What about PFC?
PFC chemicals are used for water repellent impregnations. In this blog you will learn what PFC's actually are, why they are harmful to humans, how they get into nature, what alternatives there are and how ROTAUF deals with impregnations.
What are PFC's?
The following video from the German TV station WDR explains very well what PFC's are:
Are PFC’s harmful to humans?
The simple answer is yes. PFC chemicals can cause the following diseases and problems in humans:
Increased risk of developing kidney cancer or testicular cancer. 
Decreases the effectiveness of common vaccinations in children. 
Interferes with adolescent development during puberty. 
Disrupts natural hormone levels in children. 
Can trigger premature births. 
This is only an excerpt. There are many more studies on the negative effects of PFC chemicals on humans and the environment.
How do PFC's get from outdoor clothing into the nature?
The majority of the various PFC chemicals are used for water repellent impregnations. When these clothes are washed, the PFC's get into the waste water. Our wastewater treatment plants cannot break down the PFC chemicals. 
So they remain in the water that is discharged from the sewage treatment plant into the natural waters in the rivers. From there, the PFC chemicals then enter the groundwater and thus our drinking water. The following map shows the PFC contamination of various groundwater reservoirs in Switzerland. 
Are there alternatives to PFC-containing impregnations?
Yes, there are! A 2018 study also showed that PFC-free impregnations perform exactly the same as their dangerous, PFC-containing relatives in terms of water repellency .
Basically, PFC alternatives can be divided into three groups :
However, not all of these alternatives are truly environmentally friendly. Silicones, while less hazardous to humans than PFC chemicals, can be dangerous to workers during factory application. In addition, silicones can have a negative impact on aquatic life and are also poorly degradable in nature. Dendrimers are the newest type of PFC-free, water-repellent impregnations. These are very powerful, but little research has been done on them. We do not know at this time if these chemicals are harmful to humans or the environment. More research is needed on this. By far the best for the environment are the paraffins. Wax is safe for both humans and nature.  However, these PFC-free alternatives have their pitfalls. For one thing, the same impregnation has completely different performance values on different fabrics and colors. Secondly, PFC-free impregnations are much more difficult to apply to fabrics. The exact composition of the impregnating agent and the machine settings have to be adjusted differently for each individual color. This is an enormous effort for our finishing partners like Cilander AG, Toray Sakai or G-Fun and means higher costs for us - a price we are happy to pay.
Impregnations at ROTAUF
ROTAUF completely avoids the use of PFC-containing impregnations. For products that do not necessarily require water-repellent function, we even omit them completely. Whenever possible, we use paraffin-based impregnations. Only in exceptional cases, when paraffin-based impregnations do not meet our performance standards, we use urethane-based dendrimers.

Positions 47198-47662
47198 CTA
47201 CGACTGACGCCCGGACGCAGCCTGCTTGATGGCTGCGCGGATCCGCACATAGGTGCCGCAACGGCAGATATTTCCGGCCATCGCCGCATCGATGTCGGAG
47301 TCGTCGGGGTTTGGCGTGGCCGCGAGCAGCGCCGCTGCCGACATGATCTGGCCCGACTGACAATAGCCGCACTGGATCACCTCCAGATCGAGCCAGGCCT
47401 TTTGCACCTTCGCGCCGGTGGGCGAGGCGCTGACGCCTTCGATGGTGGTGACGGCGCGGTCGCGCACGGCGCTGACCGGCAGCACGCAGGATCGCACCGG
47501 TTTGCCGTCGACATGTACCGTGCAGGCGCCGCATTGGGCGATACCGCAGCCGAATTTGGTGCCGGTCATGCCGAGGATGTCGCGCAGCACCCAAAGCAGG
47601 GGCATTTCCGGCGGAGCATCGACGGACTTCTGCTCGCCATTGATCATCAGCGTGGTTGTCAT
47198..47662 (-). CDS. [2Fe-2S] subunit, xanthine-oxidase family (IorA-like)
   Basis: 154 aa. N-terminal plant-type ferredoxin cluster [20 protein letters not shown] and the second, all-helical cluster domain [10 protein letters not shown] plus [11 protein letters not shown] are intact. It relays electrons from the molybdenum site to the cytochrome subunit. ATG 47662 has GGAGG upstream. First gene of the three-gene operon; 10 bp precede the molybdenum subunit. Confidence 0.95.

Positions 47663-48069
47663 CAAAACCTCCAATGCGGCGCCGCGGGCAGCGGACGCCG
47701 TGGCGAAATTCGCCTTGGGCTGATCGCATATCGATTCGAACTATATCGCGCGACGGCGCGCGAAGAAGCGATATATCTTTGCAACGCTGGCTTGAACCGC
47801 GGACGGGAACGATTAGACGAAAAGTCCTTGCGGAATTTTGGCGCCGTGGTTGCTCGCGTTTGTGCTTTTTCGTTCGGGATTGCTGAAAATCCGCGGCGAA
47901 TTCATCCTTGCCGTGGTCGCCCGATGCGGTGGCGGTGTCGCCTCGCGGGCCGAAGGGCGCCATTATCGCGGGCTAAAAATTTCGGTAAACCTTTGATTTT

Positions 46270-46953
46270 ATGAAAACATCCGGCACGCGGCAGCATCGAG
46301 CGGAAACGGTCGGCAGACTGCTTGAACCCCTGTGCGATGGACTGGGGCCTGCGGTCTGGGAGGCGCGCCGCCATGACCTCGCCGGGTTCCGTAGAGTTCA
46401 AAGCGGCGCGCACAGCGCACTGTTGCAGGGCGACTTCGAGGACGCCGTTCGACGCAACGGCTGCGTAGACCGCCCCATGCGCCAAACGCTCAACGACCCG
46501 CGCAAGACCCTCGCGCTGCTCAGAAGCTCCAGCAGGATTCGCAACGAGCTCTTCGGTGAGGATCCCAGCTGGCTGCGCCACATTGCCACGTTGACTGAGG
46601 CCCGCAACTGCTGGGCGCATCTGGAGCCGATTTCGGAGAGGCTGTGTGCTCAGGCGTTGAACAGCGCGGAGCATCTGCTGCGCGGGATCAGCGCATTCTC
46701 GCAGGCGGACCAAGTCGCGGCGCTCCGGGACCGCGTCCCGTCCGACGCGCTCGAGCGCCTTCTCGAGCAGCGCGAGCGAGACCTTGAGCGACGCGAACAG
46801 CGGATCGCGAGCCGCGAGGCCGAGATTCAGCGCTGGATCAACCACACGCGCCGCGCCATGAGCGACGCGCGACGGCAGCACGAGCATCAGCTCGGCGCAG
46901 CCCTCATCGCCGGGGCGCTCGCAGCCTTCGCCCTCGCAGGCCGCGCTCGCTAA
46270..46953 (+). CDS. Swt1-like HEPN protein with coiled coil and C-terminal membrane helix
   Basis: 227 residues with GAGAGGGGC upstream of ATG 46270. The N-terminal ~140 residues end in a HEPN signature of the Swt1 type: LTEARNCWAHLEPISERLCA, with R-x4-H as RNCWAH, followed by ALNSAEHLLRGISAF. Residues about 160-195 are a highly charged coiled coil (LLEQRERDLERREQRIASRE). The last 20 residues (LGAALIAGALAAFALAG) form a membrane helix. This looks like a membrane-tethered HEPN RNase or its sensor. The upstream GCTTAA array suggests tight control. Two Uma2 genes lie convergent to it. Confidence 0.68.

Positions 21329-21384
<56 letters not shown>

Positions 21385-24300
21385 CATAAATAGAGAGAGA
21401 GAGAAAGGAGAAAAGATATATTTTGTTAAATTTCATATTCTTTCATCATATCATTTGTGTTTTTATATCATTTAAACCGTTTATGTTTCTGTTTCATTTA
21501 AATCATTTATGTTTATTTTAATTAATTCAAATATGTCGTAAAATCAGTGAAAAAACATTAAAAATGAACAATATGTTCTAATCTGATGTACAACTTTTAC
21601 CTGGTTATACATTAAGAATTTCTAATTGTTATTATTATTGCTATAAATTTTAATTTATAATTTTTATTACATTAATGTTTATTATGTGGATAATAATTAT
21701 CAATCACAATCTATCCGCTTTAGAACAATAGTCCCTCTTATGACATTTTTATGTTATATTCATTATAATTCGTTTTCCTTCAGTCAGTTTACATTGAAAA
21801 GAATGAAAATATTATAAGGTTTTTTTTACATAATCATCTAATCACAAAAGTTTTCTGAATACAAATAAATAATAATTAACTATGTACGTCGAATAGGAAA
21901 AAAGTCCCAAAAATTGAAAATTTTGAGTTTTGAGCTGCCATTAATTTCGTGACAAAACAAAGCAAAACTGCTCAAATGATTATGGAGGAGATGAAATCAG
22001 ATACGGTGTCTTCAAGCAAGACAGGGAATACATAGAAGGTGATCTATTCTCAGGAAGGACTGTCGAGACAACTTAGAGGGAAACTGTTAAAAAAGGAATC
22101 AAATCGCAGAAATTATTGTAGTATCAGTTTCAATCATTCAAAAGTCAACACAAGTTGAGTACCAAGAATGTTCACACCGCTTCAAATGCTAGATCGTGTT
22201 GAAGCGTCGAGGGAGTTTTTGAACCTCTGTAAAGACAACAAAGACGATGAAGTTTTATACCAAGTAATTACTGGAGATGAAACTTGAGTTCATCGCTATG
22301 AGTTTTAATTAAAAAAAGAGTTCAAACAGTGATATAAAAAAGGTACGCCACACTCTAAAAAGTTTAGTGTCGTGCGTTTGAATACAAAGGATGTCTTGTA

We use the following impregnations:
|Insulation Series||Huntsman||Zelan R3*||Dendrimer|
|Ultralight Jacket||Rudolph Chemie||Bionic Finish Eco||Paraffin|
|Tour Jacket||Rudolph Chemie||Bionic Finish Eco||Paraffin|
|Freetour Pants||Rudolph Chemie||Bionic Finish Eco||Paraffin|
*Zelan R3 impregnation is obtained from 60% natural raw materials and is considered particularly sustainable . This is why it is used at ROTAUF. Nevertheless, the data on the environmental compatibility of this impregnation is still insufficient at the moment - we are staying tuned and closely monitoring new research results.
 https://de.wikipedia.org/wiki/Chemisches_Element, last visited at: 06.02.2021.
 Santen, Manfred; Kallee, Ulrike: Chemie für Gifpelstürmer. (Greenpeace untersucht Outdoor-Kleidung auf fluorierte Schadstoffe.) Hamburg: Greenpeace e.V., 2013.
 Barry, Vaughn et al.: Perfluorooctanoic Acid (PFOA) Exposures and Incident Cancers among Adults Living Near a Chemical Plant. In: Environmental Health Perspectives, 121, 2013, S. 1313 - 1318.
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 Lopez-Espinosa, Maria-Jose et al.: Association of Perfluorooctanoic Acid (PFOA) and Perfluorooctane Sulfonate (PFOS) with Age of Puberty among Children Living near a Chemical Plant. In: Environmental Science & Technology, 45, 2011, S. 8160-8166.
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 Biegel-Engel, Annegret et al.: Mitteilung des Umweltbundesamtes zu per- und polyfluorierten Chemiaklien (PFC) in Trinkwasser. Dessau-Rosslau: Umweltbundesamt Deutschland, 2017.
 Reinhardt, Miram: Perfluorierte Chemikalien im Grundwasser. In: gwa, 2010/2011, 2010, S. 967-978.
 Scehllenberger, Stefan et al: Highly fluorinated chemicals in functional textiles can be replaced by re-evaluating liquid repellency and end-user requirements. In: Journal of Cleaner Production, 217, 2019, S. 134-143.
 Holmquist, H. et al: Properties, performance and associated hazards of state-of-the-art durable water repellent (DWR) chemistry for textile finishing. In: Environmental International, 91, 2016, S. 251-264.
 https://www.huntsman.com/products/detail/366/zelan-r3, last visited at: 06.02.2021.